How to Find Your Social Media Peeps
There are a few things you need to know about me.
I’m a big fan of, in no particular order…
2) Star Trek II: The Wrath of Khan
3) Refrigerated Twizzlers (I know, I know, it’s kinda weird but they taste REALLY good)
4) Conducting research
While I would love to blog about the greatest musical foursome, snack, and movie (Khaaaaaaan!) of all time, this post will focus on my love of research instead, specifically as it relates to Twitter.
In the Beginning
When I first began tweeting, I came up with the following “formula” to help guide my work.
This approach was (as it is today), pretty simple. If I could find the people I was interested in following, I could engage with them (e.g., retweet their posts, promote their blogs, share their professional achievements, etc.) and then “leverage” these connections; this would include followers responding to my “Questions of the Week,” retweeting my posts, and/or reaching out to me directly referencing my handle in their tweets.) The challenge, of course, is actually finding these “influencers” and in this post I’ll share some research approaches that have worked for me then and especially today.
Start With Twitter
Twitter itself is a useful resource, especially for social media professionals who work in higher ed. When searching for alumni, I include the handle of the school I’m interested in, as well as the word “alum” or “alumni” to sharpen my search. Below is an example of this approach– using my undergraduate institution, UMass-Amherst, as my search area.
First, I add “@UMass Alum” into my search area, hit return, and then view the results. As you can see, individuals with “UMass Alum” in their Twitter bio come up and then, after confirming these tweeters are actually alumni, I can follow them. Naturally, this is a time-consuming endeavor, but it has proven to be one of the more effective ways of finding Twitter followers.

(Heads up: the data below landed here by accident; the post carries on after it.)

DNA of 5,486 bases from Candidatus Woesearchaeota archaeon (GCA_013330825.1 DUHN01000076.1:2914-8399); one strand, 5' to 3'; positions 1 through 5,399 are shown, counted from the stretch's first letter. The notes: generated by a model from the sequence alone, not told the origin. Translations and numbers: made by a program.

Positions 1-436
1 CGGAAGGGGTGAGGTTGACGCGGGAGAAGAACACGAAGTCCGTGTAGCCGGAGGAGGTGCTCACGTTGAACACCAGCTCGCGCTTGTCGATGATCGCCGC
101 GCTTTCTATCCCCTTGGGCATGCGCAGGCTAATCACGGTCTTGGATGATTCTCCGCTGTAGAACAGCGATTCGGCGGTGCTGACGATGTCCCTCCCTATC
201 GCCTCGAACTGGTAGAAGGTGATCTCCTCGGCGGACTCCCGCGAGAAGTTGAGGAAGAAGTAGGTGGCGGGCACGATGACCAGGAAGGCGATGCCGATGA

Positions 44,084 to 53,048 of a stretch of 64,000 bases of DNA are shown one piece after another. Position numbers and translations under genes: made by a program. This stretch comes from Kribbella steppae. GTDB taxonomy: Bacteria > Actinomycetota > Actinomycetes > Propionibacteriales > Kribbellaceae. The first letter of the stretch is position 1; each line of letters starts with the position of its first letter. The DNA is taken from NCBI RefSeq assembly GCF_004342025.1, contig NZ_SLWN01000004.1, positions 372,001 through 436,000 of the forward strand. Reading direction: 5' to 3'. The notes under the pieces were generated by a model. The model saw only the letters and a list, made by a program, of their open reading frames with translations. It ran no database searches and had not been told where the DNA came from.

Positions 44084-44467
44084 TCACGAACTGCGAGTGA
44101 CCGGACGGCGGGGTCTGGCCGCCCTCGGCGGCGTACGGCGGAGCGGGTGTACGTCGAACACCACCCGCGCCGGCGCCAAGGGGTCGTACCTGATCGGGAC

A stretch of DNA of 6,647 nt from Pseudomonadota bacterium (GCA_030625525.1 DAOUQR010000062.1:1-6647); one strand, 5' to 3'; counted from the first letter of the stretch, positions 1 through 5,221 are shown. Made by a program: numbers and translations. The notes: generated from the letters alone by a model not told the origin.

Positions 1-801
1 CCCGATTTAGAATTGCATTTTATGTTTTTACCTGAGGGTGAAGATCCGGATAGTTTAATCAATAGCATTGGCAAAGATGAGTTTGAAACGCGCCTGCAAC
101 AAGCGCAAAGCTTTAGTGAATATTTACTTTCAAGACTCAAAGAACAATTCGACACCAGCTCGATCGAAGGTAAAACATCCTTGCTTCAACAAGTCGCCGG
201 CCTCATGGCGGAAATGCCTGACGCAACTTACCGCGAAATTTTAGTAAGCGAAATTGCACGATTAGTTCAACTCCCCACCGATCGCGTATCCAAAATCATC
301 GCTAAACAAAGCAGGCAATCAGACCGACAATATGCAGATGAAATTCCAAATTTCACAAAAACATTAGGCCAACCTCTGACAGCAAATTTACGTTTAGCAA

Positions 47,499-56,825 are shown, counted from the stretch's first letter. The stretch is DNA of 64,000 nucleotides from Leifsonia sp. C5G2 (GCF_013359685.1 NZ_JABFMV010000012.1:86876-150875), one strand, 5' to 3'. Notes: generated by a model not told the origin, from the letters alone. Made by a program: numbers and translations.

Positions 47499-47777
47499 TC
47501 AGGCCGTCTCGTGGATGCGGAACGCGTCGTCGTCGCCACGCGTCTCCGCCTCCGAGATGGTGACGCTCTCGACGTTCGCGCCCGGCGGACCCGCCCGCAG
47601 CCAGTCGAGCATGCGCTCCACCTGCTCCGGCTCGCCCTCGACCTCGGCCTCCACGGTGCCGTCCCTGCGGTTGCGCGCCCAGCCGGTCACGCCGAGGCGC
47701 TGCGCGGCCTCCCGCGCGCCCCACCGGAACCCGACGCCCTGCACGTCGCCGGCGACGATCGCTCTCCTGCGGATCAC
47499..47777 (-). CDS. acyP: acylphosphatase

With more than 250 million users, LinkedIn is where many job seekers and employers visit when looking to find or fill a job. This is also one of the first places I go to when I want to find Twitter followers. Like with Twitter, I take advantage of the site’s search capability to find what I’m looking for. But my LinkedIn process also has some unique features.
On LinkedIn, the first thing I do is access “Advanced People Search” (see below).
Once there, I toggle down to “School” and add the necessary information–in this case, “University of Massachusetts-Amherst”–and once I hit “return,” a number of profiles appear.
The next thing I do is open each profile and access the “Contact Info” field.
The alumna above happens to have a Twitter account, so after I confirm that she’s is, indeed, an alum I can then follow her on Twitter.
One of the drawbacks of this approach is that you will need to search every person’s profile. Unfortunately, there’s no way to globally search for alumni who are also on Twitter. But one of the benefits of this LinkedIn research approach is that each person you search will get a notification that you “viewed their profile.” In my case, this resulted in a significant increase in the amount of people who wanted to “connect” with me.
So, there are definitely pros and cons to searching for Twitter followers on LinkedIn, but in my experience it’s well worth the time to use this medium to find (potential) “peeps.”
Was this post helpful? Is there anything I missed? Please share your thoughts in the comments section.
Robert Bochnak manages social media for the Harvard Business School’s alumni office. He’s also the former writer and editor of GradMatters: The Blog for Tufts GSAS.
Follow Robert on Twitter at https://twitter.com/RobertBoc.